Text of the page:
To further confirm the above findings were not caused by off-target effect, the 5′-UTR of yulink and its partial coding sequences were introduced into the pEYFP-N1 plasmid to generate the pYulink-EYFP plasmid (Fig. 2d). Approximately 58% of the embryos injected with this plasmid (100 pg/embryo) exhibited EYFP fluorescence in vivo (Fig. 2d). In a parallel co-injection with yulink-MO totally suppressed EYFP expression; in contrast, the mismatch control, yulink-5mmMO did not affect EYFP expression (Fig. 2d). To further assess the specificity of the yulink-MO, the ability of synthesized mouse Yulink mRNA to protect against the yulink-MO-induced changes in phenotype was determined, using the β-gal mRNA as an experimental control (Additional file 1: Fig. S4). After injection of yulink-MO into zebrafish embryos, the proportions of morphants with severe (gray color) and moderate (orange color) phenotype changes were, respectively, 65.8% and 18.6%. But, co-injection of the control β-gal mRNA and yulink-MO did not change the proportions of morphants which displayed severe and moderate phenotypes (62.2% and 15.6%); these values were similar to those observed with the injection of yulink-MO alone. However, co-injection with Yulink mRNA reduced the proportions of morphants with severe phenotype significantly to 38.7%. Importantly, the morphants with moderate or normal phenotypes were found to increase to 30.65% and 30.65%, respectively (Additional file 1: Fig. S4). These results thus implied that morphants caused by injection of yulink-MO could be competed (rescued) to become the morphants with less severe (moderate) and WT phenotype with the co-injection of Yulink mRNA. It was thus concluded that Yulink is important for the heart development and cardiac function in zebrafish; but detailed characterization … await for future electrophysiological studies.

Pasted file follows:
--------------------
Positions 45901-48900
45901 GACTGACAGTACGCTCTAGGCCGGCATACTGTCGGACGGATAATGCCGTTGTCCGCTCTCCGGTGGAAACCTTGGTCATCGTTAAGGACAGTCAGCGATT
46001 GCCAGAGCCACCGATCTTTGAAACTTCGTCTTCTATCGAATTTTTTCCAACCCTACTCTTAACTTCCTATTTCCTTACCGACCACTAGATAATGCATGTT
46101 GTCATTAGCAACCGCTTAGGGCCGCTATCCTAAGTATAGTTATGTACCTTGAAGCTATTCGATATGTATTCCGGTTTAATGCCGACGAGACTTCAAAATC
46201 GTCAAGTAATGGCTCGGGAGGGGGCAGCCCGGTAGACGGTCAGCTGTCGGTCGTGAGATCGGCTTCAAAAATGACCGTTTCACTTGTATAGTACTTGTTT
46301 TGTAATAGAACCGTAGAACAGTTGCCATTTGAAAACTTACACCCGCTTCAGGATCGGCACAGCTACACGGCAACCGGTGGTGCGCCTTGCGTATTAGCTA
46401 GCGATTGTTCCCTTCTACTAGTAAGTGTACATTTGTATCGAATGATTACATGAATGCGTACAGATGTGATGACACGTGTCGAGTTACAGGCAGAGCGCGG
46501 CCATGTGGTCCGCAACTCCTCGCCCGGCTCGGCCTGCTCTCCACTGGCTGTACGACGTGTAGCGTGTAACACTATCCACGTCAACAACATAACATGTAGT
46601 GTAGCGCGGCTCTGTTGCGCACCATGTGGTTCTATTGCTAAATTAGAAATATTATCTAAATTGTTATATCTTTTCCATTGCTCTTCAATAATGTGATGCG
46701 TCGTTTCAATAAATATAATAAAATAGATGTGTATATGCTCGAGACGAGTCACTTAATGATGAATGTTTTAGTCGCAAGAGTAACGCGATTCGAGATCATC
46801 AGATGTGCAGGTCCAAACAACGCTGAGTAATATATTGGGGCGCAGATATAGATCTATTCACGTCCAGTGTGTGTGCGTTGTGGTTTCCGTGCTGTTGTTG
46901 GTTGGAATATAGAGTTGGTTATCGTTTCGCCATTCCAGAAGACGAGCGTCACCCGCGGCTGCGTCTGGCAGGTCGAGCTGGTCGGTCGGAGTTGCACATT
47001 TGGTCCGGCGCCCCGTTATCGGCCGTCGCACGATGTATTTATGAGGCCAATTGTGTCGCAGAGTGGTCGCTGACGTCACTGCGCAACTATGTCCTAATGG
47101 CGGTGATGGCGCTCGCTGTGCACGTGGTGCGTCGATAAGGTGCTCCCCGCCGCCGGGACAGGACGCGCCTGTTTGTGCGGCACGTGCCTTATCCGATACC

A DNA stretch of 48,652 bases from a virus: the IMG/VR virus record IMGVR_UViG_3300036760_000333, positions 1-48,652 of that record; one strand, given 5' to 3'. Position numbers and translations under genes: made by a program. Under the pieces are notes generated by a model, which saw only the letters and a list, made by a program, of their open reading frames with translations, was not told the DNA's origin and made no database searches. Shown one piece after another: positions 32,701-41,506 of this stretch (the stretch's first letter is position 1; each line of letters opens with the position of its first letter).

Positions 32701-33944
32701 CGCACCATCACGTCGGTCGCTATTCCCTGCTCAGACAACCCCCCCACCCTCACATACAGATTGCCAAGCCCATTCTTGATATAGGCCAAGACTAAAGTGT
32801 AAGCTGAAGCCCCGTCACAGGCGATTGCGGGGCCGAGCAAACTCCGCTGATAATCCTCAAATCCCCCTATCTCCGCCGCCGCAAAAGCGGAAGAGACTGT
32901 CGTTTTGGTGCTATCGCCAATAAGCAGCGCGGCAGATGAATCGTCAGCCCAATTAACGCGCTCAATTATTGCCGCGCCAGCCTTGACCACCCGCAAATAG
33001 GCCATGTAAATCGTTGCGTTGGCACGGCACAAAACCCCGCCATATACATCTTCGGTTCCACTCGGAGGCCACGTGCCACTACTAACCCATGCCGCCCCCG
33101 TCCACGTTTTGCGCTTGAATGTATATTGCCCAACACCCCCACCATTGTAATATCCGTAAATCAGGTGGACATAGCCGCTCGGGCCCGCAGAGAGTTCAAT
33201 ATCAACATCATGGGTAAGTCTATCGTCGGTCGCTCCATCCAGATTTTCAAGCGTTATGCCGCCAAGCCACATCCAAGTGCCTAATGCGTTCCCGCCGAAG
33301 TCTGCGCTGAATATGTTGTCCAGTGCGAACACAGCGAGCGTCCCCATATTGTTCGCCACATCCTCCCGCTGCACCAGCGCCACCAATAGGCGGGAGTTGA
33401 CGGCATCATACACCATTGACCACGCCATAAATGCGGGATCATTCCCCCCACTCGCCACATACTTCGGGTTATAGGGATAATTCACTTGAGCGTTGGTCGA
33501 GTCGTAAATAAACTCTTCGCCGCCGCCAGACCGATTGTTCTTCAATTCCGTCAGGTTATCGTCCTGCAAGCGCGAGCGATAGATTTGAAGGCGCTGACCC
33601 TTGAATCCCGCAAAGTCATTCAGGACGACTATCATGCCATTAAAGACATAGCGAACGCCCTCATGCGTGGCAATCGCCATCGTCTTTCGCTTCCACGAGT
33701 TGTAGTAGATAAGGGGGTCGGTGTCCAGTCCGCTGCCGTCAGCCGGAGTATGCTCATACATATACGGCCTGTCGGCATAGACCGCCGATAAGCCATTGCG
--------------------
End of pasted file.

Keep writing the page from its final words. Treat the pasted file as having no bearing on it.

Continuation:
Yulink knockdown induces irregular Ca2+ cycling in mouse HL-1 cardiomyocytes
The yulink KD morphants in zebrafish reduced the heart rates and cardiac output suggest that the Yulink may play an important role in cardiomyocytes. To investigate this possibility, mouse HL-1 cardiomyocytes were transduced with lentivirus expressing short hairpin RNA (shRNA) against Yulink. Quantitative PCR and western blotting analysis of the transduced cells confirmed a Yulink knockdown with efficiency of ~ 50% (Fig. 3a).